The first election for the Parliament of the newly formed Commonwealth of Australia in 1901 was based on the electoral laws of the six federating colonies, so that women who had the vote and the right to stand for Parliament at a colony (now state) level (i.e., in South Australia including the Northern Territory and Western Australia) had the same rights for the 1901 Australian federal election. In 1902, the Commonwealth Parliament passed the uniform Commonwealth Franchise Act 1902, which enabled women 21 years of age and older to vote at elections for the federal Parliament. The States soon gave women over 21 the vote: New South Wales in 1902, Tasmania in 1903, Queensland in 1905, and Victoria in 1908.
In the Workforce
During the 1960s women working in the public service and in many private companies were forced to resign from their jobs when they got married. It was not until 1966 that women in the Australian public service won the right to remain employed after marriage.
Though, a gender-based pay gap still exists in Australia. The Workplace Gender Equality Agency (AGEA) reported in February 2021 that based on national ABS statistics, “Australia’s national gender pay gap is 13.4%. In November 2020, women’s average weekly ordinary full-time earnings across all industries and occupations was $1,562.00 compared to men’s average weekly ordinary full-time earnings of $1,804.20”. However, the pay gap has lessened since 2014 when it was 18.5%.
This gender pay gap is influenced by a range of interconnected factors, including stereotypes about the work women and men ‘should’ do, and the way women and men ‘should’ engage in the workforce. An example is the low pay for social and community workers. The question is, are they unpaid roles because they are roles predominantly taken up by women?
Other factors that contribute to the gender pay gap include discrimination, a lack of women in senior positions, a lack of part-time or flexible roles that accommodate for family responsibilities, and differences in education and work experience.
Snapshot of Milestones
- In 1902, the newly established Australian Parliament passed the Commonwealth Franchise Act 1902, which set a uniform law enabling mainly (white) women to vote at federal elections and to stand for the federal Parliament.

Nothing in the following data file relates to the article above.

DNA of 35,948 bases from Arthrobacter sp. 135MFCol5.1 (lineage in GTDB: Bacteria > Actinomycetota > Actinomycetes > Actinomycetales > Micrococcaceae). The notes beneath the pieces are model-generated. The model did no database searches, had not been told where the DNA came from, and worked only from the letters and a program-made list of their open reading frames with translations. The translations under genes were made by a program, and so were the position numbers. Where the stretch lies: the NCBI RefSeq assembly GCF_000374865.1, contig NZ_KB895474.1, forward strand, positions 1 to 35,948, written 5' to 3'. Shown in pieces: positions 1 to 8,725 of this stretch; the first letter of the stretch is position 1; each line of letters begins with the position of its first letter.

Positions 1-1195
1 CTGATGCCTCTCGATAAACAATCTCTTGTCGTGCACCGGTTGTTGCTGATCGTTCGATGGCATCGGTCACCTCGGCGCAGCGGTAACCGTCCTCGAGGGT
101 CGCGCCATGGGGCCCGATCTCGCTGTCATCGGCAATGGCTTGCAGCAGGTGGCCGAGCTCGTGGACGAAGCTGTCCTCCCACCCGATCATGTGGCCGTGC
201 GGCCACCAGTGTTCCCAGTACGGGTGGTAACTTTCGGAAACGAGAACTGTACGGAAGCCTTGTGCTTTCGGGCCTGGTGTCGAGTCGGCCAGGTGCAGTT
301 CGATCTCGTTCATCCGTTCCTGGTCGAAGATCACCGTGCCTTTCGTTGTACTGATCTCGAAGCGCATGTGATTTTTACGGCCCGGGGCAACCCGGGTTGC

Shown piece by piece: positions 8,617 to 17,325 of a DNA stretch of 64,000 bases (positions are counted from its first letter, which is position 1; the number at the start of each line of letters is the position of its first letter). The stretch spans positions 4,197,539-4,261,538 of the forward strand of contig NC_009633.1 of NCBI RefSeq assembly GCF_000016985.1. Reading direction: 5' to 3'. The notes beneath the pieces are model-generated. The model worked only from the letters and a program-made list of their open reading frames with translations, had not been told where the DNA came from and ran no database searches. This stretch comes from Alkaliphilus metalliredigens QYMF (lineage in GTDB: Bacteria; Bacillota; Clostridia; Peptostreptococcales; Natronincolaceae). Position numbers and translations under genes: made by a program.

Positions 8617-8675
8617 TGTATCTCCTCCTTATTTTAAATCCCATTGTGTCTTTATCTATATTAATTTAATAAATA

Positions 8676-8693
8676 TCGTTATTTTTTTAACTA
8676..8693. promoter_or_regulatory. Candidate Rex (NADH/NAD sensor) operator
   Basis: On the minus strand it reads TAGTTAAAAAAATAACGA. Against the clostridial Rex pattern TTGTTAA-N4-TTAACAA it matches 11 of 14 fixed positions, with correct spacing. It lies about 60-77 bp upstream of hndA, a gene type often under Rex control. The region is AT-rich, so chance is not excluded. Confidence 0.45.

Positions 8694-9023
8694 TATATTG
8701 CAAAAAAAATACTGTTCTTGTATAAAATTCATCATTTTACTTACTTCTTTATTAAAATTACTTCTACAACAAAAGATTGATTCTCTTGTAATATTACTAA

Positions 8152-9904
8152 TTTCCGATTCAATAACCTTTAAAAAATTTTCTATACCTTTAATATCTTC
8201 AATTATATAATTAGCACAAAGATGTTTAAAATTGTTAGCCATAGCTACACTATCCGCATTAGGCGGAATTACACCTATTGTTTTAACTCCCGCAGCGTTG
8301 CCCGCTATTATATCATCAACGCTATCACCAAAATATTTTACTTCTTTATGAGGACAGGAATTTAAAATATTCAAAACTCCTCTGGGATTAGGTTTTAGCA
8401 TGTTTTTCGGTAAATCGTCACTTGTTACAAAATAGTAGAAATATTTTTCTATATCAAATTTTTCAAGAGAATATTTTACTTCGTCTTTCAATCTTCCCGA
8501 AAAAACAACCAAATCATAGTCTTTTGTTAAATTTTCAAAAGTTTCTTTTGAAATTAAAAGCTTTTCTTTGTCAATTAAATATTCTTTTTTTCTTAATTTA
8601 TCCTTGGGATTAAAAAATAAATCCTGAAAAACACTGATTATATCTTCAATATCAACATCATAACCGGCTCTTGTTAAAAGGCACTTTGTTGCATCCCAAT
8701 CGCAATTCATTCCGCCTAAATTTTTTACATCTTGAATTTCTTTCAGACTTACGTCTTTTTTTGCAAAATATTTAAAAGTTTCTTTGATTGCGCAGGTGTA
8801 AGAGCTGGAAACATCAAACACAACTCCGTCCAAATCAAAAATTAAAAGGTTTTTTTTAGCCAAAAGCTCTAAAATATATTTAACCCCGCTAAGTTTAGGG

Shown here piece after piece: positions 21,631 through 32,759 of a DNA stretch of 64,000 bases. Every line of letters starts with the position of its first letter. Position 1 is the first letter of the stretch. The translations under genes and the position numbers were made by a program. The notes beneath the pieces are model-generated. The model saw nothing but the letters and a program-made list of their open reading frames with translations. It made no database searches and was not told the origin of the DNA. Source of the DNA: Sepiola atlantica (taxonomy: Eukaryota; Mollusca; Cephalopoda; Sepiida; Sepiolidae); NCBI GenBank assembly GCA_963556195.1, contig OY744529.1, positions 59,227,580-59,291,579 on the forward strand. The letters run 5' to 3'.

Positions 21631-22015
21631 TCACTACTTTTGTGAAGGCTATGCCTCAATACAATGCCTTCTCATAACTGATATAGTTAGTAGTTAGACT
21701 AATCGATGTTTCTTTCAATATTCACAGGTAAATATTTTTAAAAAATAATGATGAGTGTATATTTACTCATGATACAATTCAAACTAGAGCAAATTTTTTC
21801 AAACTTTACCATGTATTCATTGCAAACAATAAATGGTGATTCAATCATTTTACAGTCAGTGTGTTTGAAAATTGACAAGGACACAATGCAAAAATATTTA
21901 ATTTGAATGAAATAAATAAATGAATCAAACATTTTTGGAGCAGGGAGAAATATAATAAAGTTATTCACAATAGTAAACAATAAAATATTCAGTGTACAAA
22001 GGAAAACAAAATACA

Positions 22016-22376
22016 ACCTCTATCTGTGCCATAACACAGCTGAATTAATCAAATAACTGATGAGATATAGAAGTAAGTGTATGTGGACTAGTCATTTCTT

- White Female Suffrage in Australia:
- The right to vote -1902
- The right to stand for Parliament – 1902
- State – South Australia
- The right to vote – 1895
- The right to stand for Parliament-1895
- State – Western Australia
- The right to vote -1899
- The right to stand for Parliament – 1920
- State – New South Wales
- The right to vote -1902
- The right to stand for Parliament – 1918
- State – Tasmania
- The right to vote -1903
- The right to stand for Parliament – 1921
- State – Queensland
- The right to vote -1905
- The right to stand for Parliament – 1915
- State – Victoria
- The right to vote -1908
- The right to stand for Parliament – 1923
- The right to vote – 1895
- In 1943, the first woman was elected to the Commonwealth Parliament
- Since 1983, a married woman’s application for an Australian passport does not need to be authorised by her husband.
- In 1882, Australia’s first female trade union was established in Victoria
- In 1890, the first Working Women’s Trade Union of South Australia was formed
- In 1885, the Age of Consent for females was raised from 13 years to 16 years to protect young girls.
- In 1972, women were granted equal pay to men but only in instances where they did identical work as men.
- In 1966 women in the Australian public service won the right to remain employed after marriage.
- In 1975, an overhaul to the family law system made the sole ground for divorce an ‘irretrievable breakdown of the relationship. Subsequently, these reforms have provided women with more legal rights.
A Remaining Imbalance of Equity
Despite the abovementioned rights given to women in Australia, gender inequality continues to be a major barrier to the realisation of rights and access to opportunities for girls and women in Australia. The unequal status of women and girls in Australia is underlined by structural and systemic gendered inequalities. Gender inequality interacts with other systems of power and inequality resulting in multiple and intersecting experiences of inequality and disadvantage for marginalised women. The following data illustrates a general view of the status of women in Australia in terms of exercising rights.
- 1 in 3 women in Australia has experienced violence since the age of 15.
- 1 in 3 women have been sexually harassed since the age of 15.
- Women are more likely to live below the poverty line.
- On average, women retire with approximately half the level of retirement savings of men.
- Women spend twice as much time on unpaid work as men.
- Women make up 32% of all Federal Parliamentarians.
- Women account for just 21% of sources directly quoted in news articles.
High Islamic Council Australia
Media and Research department